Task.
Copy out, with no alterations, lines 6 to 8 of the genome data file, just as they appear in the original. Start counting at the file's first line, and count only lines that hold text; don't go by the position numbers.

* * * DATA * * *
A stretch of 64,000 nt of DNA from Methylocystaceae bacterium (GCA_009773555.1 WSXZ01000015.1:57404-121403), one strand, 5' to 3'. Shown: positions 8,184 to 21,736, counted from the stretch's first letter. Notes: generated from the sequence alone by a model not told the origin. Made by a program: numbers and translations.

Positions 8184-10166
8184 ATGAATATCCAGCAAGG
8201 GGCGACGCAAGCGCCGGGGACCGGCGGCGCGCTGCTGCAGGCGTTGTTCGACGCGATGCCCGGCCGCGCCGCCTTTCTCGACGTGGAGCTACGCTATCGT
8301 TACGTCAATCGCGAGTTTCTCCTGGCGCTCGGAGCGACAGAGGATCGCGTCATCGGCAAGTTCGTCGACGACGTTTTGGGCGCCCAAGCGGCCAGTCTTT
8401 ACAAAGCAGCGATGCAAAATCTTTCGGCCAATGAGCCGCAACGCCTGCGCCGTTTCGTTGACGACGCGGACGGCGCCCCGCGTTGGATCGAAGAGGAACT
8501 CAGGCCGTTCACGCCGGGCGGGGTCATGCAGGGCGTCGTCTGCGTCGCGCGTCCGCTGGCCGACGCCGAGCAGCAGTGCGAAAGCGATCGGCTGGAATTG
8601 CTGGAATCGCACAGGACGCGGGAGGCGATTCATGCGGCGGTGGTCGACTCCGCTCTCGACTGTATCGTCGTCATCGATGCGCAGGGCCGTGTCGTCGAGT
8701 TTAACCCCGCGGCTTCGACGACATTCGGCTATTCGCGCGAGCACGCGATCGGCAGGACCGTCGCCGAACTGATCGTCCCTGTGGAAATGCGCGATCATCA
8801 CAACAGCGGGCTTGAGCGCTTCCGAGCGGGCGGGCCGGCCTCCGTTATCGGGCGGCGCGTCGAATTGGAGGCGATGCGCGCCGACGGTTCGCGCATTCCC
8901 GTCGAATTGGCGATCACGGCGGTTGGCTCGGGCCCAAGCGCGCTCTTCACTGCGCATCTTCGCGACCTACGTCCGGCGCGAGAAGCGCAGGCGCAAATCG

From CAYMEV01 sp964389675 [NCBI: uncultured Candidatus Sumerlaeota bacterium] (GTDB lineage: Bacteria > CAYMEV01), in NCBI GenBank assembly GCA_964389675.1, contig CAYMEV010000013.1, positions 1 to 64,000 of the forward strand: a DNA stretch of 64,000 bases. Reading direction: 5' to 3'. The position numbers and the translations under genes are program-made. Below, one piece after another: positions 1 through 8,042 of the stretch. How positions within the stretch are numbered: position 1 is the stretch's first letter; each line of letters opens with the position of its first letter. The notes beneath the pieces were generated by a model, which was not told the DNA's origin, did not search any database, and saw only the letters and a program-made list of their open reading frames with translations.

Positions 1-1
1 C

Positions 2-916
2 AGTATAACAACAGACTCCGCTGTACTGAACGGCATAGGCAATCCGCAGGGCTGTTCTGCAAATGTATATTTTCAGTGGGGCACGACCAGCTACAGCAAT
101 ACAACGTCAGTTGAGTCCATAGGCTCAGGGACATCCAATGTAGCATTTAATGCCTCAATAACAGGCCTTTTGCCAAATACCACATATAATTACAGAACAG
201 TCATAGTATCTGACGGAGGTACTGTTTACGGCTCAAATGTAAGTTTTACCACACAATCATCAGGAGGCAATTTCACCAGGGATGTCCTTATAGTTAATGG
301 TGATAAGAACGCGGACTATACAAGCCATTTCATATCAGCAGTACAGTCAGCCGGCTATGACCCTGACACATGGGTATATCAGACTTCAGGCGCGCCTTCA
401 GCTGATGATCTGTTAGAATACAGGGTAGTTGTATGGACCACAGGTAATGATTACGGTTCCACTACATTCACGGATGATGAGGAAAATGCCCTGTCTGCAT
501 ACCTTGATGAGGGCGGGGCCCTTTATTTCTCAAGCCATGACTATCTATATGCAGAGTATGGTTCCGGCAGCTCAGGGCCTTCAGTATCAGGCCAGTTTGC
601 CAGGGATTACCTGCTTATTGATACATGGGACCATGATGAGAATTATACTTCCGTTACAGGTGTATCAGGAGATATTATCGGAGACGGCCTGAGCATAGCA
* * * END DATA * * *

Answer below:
8401 ACAAAGCAGCGATGCAAAATCTTTCGGCCAATGAGCCGCAACGCCTGCGCCGTTTCGTTGACGACGCGGACGGCGCCCCGCGTTGGATCGAAGAGGAACT
8501 CAGGCCGTTCACGCCGGGCGGGGTCATGCAGGGCGTCGTCTGCGTCGCGCGTCCGCTGGCCGACGCCGAGCAGCAGTGCGAAAGCGATCGGCTGGAATTG
8601 CTGGAATCGCACAGGACGCGGGAGGCGATTCATGCGGCGGTGGTCGACTCCGCTCTCGACTGTATCGTCGTCATCGATGCGCAGGGCCGTGTCGTCGAGT